Lizzie Bright and the Buckminster Boy (Schmidt)

This is a beautiful story. Schmidt handles the challenge of racial tensions with such wonderful sensitivity. The word “colored” is used once, and the tension is established. It looms over the plot and the town. There are no happy endings here, just compromises and the pain of growing up. Schmidt knows his adolescent characters and his adolescent readers. This novel is pitched perfectly. By the time I got to the passage below, I was near tears myself:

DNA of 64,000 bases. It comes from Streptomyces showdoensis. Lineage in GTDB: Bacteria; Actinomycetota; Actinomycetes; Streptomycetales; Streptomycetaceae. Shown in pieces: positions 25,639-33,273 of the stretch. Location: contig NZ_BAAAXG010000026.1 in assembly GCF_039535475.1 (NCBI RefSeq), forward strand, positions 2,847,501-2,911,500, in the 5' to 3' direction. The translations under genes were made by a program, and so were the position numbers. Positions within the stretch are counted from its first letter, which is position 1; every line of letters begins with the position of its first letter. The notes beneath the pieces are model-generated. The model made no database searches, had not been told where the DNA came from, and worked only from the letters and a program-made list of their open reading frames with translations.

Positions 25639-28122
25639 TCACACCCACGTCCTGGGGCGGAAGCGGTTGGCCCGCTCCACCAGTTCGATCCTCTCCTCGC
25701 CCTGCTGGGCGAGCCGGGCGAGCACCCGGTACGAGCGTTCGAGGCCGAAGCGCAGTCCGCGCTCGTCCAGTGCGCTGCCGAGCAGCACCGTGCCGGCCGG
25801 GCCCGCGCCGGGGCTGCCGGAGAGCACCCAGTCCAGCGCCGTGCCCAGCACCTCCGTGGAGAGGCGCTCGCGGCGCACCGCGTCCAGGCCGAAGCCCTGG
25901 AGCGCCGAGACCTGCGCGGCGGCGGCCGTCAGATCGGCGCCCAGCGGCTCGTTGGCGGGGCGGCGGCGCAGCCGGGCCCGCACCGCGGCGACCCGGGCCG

The world turns and the world spins, the tide runs in and the tide runs out, and there is nothing more beautiful and more wonderful in all its evolved forms than two souls who look at each other straight on. And there is nothing more woeful and soul-saddening than when they are parted. Turner know that everything in the world rejoices in the touch, and everything in the world laments in the losing.

What a stunning excerpt, both in form and content. Those lines are a master class all by themselves.

Here’s more about the author –

And I’m going to have to borrow a middle school student, so I can go see the show –


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